Mario’s final push as end in sight for reign in Frankfurt

Cantillon: ECB president Draghi gears up for exit with fresh stimulus measures

The president of the European Central Bank, Mario Draghi, has hinted at another dovish flight into rate-cutting and asset purchasing at the ECB’s next meeting. Photograph: Stephanie Lecocq/EPA

Mario Draghi's reign in Frankfurt is all but over. Super Mario, his preferred moniker with debt-laden PIIGS – Portugal, Ireland, Italy, Greece and Spain – which he saved from near extinction in the bond markets in 2012 with his "whatever it takes" pledge, will step down as European Central Bank (ECB) president in October.

The dapper Italian backed up his promise to defend the euro by any means with a massive multitrillion euro bond-buying programme and a policy of keeping interest rates at a record low of zero per cent, a suite of measures that is widely credited with ending the euro zone debt crisis.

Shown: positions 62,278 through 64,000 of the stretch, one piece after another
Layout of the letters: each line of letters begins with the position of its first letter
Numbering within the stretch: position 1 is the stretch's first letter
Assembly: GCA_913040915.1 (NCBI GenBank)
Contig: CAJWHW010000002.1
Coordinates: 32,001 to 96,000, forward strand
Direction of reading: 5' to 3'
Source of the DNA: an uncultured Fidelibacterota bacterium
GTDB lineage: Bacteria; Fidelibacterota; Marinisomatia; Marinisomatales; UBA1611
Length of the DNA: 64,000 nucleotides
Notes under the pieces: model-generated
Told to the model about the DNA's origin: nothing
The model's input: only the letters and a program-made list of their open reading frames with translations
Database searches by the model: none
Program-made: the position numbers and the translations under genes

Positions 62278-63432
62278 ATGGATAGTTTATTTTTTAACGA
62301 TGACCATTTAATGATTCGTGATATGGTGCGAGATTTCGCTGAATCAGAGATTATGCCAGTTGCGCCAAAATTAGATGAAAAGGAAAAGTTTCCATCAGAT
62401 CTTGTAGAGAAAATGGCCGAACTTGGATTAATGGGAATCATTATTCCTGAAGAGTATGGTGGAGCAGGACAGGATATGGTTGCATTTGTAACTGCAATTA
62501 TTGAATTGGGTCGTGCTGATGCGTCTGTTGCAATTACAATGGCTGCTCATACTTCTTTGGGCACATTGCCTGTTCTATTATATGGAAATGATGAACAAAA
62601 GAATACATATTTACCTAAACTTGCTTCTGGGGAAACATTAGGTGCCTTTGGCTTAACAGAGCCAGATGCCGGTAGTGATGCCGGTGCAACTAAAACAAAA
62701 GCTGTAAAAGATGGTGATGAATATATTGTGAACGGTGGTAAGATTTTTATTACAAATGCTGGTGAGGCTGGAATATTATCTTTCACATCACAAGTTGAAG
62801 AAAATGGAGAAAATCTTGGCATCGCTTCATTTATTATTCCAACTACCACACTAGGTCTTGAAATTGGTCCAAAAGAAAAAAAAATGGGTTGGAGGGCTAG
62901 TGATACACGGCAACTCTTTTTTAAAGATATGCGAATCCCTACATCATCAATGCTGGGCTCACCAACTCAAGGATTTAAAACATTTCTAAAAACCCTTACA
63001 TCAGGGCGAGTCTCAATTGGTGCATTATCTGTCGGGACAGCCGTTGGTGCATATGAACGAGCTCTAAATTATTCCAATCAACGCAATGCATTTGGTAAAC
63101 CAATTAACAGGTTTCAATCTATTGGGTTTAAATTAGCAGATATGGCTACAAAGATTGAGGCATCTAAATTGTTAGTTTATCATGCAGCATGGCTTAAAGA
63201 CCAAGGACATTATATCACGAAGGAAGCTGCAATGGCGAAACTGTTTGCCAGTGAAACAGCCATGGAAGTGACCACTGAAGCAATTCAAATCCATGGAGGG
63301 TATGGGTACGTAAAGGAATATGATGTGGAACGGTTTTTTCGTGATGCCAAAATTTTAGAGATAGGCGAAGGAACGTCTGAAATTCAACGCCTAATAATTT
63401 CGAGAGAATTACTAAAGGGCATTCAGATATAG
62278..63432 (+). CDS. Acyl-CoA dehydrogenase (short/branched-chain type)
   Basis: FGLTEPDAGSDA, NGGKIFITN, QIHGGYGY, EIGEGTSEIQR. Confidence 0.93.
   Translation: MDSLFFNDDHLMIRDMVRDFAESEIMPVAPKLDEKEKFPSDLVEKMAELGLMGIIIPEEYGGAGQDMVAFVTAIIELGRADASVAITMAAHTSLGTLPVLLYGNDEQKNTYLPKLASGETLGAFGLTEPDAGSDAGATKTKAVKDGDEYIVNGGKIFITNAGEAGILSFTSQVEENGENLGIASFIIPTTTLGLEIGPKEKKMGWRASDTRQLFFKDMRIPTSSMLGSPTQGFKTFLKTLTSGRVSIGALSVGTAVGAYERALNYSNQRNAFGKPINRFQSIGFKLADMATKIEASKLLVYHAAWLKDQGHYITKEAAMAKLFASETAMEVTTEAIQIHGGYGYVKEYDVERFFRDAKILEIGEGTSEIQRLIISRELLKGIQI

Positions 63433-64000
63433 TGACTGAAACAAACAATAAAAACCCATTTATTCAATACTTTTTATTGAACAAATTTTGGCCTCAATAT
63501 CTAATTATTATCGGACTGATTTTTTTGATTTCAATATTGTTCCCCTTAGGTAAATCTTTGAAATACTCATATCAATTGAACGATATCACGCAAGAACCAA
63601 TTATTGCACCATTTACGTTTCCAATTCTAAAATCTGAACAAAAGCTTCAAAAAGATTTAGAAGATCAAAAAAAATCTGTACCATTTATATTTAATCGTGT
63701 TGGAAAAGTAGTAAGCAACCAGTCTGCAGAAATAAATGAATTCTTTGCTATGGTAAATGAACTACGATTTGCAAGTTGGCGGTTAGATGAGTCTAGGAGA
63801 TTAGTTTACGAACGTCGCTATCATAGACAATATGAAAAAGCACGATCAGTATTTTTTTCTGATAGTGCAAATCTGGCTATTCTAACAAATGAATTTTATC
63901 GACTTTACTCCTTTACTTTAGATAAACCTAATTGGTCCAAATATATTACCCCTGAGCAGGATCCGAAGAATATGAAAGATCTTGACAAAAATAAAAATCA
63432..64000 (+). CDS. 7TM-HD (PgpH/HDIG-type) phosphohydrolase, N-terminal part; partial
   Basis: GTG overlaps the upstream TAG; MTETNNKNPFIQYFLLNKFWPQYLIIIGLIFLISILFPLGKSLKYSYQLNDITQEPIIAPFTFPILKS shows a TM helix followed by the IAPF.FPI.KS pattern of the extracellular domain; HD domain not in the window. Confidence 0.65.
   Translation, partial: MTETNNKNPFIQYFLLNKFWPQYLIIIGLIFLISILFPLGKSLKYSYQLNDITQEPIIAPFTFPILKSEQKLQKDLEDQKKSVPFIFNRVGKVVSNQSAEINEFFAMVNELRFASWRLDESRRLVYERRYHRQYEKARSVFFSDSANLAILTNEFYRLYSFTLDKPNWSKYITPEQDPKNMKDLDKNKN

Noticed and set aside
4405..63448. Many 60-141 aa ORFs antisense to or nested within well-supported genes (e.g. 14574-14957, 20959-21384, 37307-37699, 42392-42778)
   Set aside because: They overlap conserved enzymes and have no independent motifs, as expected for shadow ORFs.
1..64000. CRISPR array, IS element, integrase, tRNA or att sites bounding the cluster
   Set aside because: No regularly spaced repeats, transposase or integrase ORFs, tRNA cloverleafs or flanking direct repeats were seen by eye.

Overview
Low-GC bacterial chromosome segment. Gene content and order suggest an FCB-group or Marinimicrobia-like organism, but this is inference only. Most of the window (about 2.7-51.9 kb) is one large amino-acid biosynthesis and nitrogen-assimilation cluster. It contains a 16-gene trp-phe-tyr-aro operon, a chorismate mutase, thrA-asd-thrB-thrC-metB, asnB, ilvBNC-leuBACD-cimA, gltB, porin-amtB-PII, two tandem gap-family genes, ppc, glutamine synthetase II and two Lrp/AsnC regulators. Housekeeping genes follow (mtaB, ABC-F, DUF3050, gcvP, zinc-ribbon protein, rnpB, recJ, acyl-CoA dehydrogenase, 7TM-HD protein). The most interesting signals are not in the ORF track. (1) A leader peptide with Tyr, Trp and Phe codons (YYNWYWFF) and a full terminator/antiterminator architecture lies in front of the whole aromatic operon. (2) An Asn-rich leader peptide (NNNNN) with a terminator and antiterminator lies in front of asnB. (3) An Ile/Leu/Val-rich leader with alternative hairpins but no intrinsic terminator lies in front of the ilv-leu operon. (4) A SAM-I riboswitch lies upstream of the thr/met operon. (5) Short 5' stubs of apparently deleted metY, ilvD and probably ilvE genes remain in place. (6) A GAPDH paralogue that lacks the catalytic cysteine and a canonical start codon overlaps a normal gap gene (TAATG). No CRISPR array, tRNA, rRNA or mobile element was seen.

His easy-money agenda has, however, come in for criticism with euro zone growth still on the floor and inflation consistently below the ECB’s 2 per cent target rate. Keeping rates low or at negative levels for so long undermines the profitability of banks which, in turn, curtails them from lending into the economy. Might this explain the current phase of sluggish growth?

Draghi has stuck to his guns and this week hinted at another dovish flight into rate-cutting and asset purchasing at the ECB’s next meeting in September.


He said on Thursday that officials would look into a range of stimulus options – including rate cuts, a commitment to keep policy exceptionally loose for years to come and another quantitative easing package – to counter fears that the bank would persistently undershoot its 2 per cent inflation target.

So he means to go out the way he came in. National Treasury Management Agency (NTMA) boss Conor O'Kelly joked recently that he should have a photo of Draghi on his desk, so helpful has he been to the agency and its management of Ireland's monster debt.

Keeping rates at these anaemic levels has reduced the interest repayments on our €215 billion in borrowings and allowed the NTMA refinance several so-called debt “chimneys” with the minimum of fuss.